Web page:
Wednesday, January 27, 2016


We visited the ancient site of Nemea on the same day as our excursion to Mycenae. I was all photo-ed out by this point, but I still managed to grab a view for you intrepid followers.

Nemea, which definitely sounds biblical, is the mythological site where Hercules slayed a lion, or some crap like that. According to historical records that don't mislead you into thinking that Greek mythological figures were actual ruling kings of Mycenae, Nemea was a site for the Panhellenic Games. One of the other sites, as I'm sure you'll remember, was Delphi. UC Berkeley has really led the charge on excavating and restoring Nemea. I wanted to post this particular photo for my Cal relatives to show them what their alumni support is doing overseas. Something you should know about Berkeley is that they rejected both Phil and me from their graduate school programs. We will never forgive, and we will never forget.

Here's the old site of the games. We were the only ones there. We might have been the only ones who visited all day. The lady in the ticket booth was really pleased to see us. Shortly after we left the second Nemea site, it started snowing. It's really, really nice to see all these sites during the off season.

This tunnel brought the athletes from the locker rooms to the stadium. In the early 2000s, a big chunk of the tunnel's ceiling fell down. Fortunately, there was no one in the tunnel at the time, so they shut it down for a few years to restore the whole thing. Phil and I did not know about the ceiling falling until we were reading the magazine the ticket lady gave us on our way out of the site. We sauntered through this tunnel slowly.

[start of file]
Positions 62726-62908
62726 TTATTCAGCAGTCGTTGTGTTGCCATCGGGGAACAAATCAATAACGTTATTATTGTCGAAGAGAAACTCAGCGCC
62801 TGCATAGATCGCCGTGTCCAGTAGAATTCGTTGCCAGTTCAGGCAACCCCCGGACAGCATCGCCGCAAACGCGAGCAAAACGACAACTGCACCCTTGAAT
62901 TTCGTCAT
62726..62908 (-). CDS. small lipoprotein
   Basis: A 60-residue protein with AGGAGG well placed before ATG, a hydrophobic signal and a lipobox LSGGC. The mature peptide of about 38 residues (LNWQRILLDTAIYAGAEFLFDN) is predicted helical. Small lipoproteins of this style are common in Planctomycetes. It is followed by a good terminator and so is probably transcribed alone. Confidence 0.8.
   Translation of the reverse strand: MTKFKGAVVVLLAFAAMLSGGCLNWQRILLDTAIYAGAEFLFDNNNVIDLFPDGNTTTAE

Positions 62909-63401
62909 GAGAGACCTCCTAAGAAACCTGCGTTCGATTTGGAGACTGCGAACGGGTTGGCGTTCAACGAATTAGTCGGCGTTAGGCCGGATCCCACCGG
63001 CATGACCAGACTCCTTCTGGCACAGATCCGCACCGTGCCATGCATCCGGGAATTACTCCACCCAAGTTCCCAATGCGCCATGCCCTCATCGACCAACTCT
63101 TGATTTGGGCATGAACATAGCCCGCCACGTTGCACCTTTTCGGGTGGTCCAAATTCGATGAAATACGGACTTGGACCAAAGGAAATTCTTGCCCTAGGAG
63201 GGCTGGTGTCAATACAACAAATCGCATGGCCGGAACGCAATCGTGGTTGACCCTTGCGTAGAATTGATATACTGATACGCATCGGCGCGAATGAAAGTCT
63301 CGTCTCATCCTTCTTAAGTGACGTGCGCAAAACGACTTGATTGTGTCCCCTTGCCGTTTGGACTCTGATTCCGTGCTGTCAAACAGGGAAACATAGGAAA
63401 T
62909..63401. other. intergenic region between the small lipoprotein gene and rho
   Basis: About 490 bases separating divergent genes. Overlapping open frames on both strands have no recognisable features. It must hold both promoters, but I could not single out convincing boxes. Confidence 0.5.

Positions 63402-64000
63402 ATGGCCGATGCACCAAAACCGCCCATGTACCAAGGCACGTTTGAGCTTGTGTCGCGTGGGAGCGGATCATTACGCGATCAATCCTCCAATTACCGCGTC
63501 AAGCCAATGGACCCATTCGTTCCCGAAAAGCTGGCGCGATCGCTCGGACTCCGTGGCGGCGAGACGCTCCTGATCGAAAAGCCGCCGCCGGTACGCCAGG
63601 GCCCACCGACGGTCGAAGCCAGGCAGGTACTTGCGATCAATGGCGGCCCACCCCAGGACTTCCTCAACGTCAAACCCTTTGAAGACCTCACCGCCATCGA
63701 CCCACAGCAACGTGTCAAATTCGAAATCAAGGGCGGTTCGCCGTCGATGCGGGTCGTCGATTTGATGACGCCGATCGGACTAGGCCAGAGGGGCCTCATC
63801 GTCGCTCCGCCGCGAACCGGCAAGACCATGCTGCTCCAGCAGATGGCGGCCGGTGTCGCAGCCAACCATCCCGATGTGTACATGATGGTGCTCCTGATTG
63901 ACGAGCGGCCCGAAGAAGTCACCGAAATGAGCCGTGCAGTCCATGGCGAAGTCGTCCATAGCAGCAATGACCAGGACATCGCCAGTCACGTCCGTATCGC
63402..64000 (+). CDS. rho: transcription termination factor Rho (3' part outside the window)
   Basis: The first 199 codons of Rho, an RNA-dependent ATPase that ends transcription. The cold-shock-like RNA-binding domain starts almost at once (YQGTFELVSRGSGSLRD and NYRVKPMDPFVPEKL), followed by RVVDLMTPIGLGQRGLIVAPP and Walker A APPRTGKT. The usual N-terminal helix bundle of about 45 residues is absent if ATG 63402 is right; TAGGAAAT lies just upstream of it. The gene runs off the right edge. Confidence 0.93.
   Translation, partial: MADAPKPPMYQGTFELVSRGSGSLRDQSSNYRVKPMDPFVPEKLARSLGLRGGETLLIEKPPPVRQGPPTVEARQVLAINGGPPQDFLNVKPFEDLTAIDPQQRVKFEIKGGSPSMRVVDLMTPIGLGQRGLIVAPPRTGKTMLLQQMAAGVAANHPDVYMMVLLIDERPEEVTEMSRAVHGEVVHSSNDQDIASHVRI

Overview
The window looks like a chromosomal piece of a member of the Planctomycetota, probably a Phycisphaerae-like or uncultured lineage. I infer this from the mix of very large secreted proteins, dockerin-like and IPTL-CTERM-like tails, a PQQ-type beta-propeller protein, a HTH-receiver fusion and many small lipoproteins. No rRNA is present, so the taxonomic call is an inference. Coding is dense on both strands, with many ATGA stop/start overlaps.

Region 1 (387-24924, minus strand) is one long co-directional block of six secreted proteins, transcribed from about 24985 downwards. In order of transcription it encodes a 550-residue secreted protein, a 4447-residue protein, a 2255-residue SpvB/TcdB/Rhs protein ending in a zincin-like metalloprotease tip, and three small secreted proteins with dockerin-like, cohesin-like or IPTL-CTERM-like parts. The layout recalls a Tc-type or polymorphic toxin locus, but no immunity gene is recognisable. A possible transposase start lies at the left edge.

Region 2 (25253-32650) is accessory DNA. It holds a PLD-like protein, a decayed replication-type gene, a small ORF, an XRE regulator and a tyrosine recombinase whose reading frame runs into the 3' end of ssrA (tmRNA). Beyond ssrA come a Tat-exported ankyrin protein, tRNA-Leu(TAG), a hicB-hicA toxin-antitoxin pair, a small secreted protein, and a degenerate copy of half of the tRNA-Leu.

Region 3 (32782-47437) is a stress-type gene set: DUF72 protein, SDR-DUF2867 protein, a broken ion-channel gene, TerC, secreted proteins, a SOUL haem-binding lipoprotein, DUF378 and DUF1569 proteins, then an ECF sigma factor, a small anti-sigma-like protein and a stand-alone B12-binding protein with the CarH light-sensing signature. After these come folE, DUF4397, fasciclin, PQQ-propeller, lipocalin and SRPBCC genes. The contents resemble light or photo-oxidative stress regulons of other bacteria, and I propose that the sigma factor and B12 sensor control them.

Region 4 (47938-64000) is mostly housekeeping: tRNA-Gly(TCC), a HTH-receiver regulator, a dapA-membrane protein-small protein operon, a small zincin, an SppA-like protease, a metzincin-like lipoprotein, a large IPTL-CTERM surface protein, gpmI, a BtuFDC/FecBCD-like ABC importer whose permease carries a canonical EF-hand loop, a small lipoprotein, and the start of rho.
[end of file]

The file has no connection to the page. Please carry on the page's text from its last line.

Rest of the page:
Here's the stadium! I'm about 70% sure that Phil is standing in front of the starting line. I don't want to make a declarative statement, because there's a chance that some of you might actually end up seeing this for yourselves, and I really hate being wrong. There were no seats found at this stadium. It's thought that the spectators sat on the hill to watch. There is a judges' bench. You can somewhat make it out about halfway down the stadium on the left-hand side. Right after I took this picture, Phil and I ran to the finish line. It was very painful. 

Down the road from the old stadium is the Temple of Zeus (those sad-looking columns in the distance). It was used in connection with the games. There's an ancient bathhouse off to the left of the temple. In front of the temple is a little box structure thing with an ancient skeleton inside. I wonder how I'd feel about my bones being on display like that. 

This is the Temple of Zeus up close. It's much more impressive from this angle. The three dirty columns on the left were the only ones that were standing when Berkeley came to town. Sometime around the low-hundred BCs, someone decided they'd had enough of pagan stuff, and started to tear down this temple. The big boulders in front of it are actually more column pieces. It's like a column graveyard there. Berkeley has gone through and tagged all the stones. They hope to erect more columns in the future, like they've done with the pretty-looking columns standing to the right. If they had admitted us to their grad school programs, we'd probably feel proud of them for their work. 

Nemea: 4 euros gets you a ticket into both sites, though you can buy a single ticket to each. There's not a lot to see at either beyond what's in these photos, but if you're in the area already, it might be worth a look. You can see the temple from the road. You can't see the old stadium unless you pay to get in. 

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